Sunday, December 9, 2012

Slicing and Dicing

To my way of thinking, the topic of Integration is all about 'slicing and dicing' - thinking about what happens when you take an object and chop it into increasingly thinner slices, then put those slices all back together again. Here's a fascinating and gruesome hook I used in my senior mathematics class this year to consolidate* the theme of "slicing and dicing": What would happen if you sliced up a human being?

Warning: This content is only suitable for a senior class, and you should warn students there are medical images coming up. There won't be any blood, but it might affect sensitive students and the dissection of human bodies may not be culturally appropriate in your classroom.

First we start in reverse, using a scene from one of my favourite science fiction films "The Fifth Element"

Then let your students know the images of the human body used aren't computer generated, but actually come from The Visible Human Project. Cue in this video clip:

My students were grossed out and fascinated - and then asked to see it several more times! It took them a while to come to terms with the fact the images weren't generated using a medical scanning device, but by actually slicing up a body. Lots of questions followed!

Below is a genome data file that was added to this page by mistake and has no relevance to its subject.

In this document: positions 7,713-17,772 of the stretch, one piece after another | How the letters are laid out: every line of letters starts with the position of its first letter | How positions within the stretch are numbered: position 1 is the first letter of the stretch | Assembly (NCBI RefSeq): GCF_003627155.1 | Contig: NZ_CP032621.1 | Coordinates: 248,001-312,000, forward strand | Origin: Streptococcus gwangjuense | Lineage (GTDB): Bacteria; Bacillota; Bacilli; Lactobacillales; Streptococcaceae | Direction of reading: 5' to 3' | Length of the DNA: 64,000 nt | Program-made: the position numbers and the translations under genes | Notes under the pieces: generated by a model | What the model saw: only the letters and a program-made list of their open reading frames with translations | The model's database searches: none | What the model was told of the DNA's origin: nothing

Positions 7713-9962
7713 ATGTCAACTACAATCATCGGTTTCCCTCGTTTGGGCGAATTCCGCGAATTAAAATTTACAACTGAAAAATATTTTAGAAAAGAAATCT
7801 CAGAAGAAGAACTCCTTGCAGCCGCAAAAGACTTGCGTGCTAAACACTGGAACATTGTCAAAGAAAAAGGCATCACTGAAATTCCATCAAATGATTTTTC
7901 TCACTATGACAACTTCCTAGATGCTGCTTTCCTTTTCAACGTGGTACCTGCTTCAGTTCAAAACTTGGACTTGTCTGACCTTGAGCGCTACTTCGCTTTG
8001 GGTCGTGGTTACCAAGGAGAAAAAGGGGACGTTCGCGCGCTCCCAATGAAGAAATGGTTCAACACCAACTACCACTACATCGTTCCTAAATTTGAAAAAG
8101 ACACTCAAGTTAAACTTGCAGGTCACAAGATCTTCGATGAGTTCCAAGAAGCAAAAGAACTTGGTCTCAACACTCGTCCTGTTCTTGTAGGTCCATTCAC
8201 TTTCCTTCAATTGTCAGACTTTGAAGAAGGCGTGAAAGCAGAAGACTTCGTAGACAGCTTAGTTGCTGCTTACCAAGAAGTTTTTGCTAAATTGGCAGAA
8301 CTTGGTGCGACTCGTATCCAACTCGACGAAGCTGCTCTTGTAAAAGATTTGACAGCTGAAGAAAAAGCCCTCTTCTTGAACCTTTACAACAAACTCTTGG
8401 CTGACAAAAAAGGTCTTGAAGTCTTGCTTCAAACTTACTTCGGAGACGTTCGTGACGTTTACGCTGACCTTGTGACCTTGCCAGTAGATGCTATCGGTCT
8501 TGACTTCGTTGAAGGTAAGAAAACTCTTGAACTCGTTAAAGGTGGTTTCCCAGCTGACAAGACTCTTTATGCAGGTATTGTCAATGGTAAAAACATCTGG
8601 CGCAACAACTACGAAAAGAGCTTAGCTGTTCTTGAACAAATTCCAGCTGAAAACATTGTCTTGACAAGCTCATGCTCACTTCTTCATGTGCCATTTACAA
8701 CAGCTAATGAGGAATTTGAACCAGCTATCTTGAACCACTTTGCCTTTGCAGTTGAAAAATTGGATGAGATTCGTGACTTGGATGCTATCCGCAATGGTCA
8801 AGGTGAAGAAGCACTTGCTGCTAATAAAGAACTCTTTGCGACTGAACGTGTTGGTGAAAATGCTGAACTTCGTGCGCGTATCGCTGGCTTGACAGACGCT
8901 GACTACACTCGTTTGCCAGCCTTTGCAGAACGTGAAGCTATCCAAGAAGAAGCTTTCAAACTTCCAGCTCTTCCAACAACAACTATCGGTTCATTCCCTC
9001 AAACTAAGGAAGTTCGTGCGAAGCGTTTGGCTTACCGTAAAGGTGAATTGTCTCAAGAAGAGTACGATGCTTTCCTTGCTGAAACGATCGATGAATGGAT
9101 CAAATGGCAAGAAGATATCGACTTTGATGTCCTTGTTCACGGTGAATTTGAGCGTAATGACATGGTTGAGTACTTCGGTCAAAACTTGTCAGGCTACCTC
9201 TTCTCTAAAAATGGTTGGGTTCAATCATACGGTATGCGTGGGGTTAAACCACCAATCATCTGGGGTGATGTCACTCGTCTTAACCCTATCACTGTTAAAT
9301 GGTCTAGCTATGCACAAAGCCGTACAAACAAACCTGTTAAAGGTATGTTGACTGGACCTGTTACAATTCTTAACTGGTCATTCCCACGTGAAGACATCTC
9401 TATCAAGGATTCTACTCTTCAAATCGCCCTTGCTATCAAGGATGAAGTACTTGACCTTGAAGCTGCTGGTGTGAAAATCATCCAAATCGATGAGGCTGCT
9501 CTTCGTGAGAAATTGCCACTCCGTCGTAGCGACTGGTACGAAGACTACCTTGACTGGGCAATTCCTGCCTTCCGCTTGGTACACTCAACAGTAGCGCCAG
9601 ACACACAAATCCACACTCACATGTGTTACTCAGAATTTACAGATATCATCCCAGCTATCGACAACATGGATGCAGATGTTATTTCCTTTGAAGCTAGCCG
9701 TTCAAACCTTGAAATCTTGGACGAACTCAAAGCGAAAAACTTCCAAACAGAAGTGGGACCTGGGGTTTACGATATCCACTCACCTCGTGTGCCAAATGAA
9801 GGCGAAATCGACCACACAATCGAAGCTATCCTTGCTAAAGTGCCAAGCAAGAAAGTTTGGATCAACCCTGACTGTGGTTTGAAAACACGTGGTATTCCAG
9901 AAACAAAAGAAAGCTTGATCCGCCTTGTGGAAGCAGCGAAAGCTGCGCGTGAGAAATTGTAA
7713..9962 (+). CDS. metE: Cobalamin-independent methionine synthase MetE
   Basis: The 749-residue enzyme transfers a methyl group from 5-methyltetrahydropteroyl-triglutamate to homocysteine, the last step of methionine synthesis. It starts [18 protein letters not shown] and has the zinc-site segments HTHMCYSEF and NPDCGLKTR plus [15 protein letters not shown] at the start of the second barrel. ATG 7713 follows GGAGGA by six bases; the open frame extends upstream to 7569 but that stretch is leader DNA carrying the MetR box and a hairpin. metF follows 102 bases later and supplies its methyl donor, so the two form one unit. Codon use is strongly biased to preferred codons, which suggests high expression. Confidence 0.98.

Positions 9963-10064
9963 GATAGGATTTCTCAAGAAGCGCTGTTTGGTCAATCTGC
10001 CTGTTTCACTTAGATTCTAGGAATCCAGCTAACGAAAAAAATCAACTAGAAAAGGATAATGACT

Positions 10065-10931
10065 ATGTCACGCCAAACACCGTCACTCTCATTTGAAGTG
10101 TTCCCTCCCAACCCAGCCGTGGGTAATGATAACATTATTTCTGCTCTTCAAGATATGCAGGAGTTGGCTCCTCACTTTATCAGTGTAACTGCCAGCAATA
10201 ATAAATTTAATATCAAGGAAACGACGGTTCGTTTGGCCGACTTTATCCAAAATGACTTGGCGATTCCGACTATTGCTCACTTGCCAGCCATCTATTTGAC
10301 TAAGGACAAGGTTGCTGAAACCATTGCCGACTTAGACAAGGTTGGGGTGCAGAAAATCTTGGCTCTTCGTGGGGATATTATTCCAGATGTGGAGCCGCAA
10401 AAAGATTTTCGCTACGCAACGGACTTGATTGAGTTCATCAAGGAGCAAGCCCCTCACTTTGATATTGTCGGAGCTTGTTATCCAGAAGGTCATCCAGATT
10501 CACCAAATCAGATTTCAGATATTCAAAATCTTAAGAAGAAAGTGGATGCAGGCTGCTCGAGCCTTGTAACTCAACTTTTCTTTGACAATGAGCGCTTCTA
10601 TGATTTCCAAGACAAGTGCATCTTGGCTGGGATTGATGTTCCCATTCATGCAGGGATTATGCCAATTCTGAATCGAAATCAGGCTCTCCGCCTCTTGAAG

Depending on time and if you think this is a good idea or not, there are some websites where students can use an online Java application to dynamically explore the data by selecting their own slices in any orientation and see the resulting image created by reassembling the original slices to your specification. 

Here are two websites I found worth exploring:

Where to next? Many options for discussion about: 
  • the mathematics and computation required to reassemble the data so that different views can be constructed.
  • the ethics of using bodies from condemned prisoners for science.
  • the value of the data from The Visible Human Project - there were scientific as well as ethical criticisms of the project.
  • Recent advances in 3D printing technology to "print" biological components using layers of living cells. A long term goal is to print transplant organs using cells from the donor. A quality video from ABC Catalyst program at (starting at 00:03:00).

One of my students later told me the data from The Visible Human Project is also used in a (rather violent) Japanese manga film Gantz.

(*) I used this lesson idea in the middle of the topic sequence. For my first Integration lesson, I went down a different path - but that's for the next post!  Part 2: Exploring Inequality

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